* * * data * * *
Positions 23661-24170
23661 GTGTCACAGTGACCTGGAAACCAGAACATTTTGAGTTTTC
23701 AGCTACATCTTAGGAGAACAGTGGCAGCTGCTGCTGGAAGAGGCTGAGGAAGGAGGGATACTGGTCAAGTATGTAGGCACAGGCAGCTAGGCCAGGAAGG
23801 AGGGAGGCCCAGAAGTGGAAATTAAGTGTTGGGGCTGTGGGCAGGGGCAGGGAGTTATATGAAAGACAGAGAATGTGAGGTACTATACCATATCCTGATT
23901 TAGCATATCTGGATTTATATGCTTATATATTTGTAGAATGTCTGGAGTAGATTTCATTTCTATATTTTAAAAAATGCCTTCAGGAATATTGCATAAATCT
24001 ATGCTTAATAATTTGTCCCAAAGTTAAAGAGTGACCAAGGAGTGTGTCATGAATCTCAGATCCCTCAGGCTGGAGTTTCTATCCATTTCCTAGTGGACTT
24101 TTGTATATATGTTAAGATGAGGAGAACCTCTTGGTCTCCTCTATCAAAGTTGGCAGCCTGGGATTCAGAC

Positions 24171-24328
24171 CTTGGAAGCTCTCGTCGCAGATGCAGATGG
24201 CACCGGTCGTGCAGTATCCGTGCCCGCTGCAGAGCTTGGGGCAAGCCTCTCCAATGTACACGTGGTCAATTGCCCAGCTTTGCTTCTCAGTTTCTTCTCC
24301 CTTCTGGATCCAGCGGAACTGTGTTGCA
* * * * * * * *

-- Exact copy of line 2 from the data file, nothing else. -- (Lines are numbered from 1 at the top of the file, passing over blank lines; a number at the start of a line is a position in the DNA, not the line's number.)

23661 GTGTCACAGTGACCTGGAAACCAGAACATTTTGAGTTTTC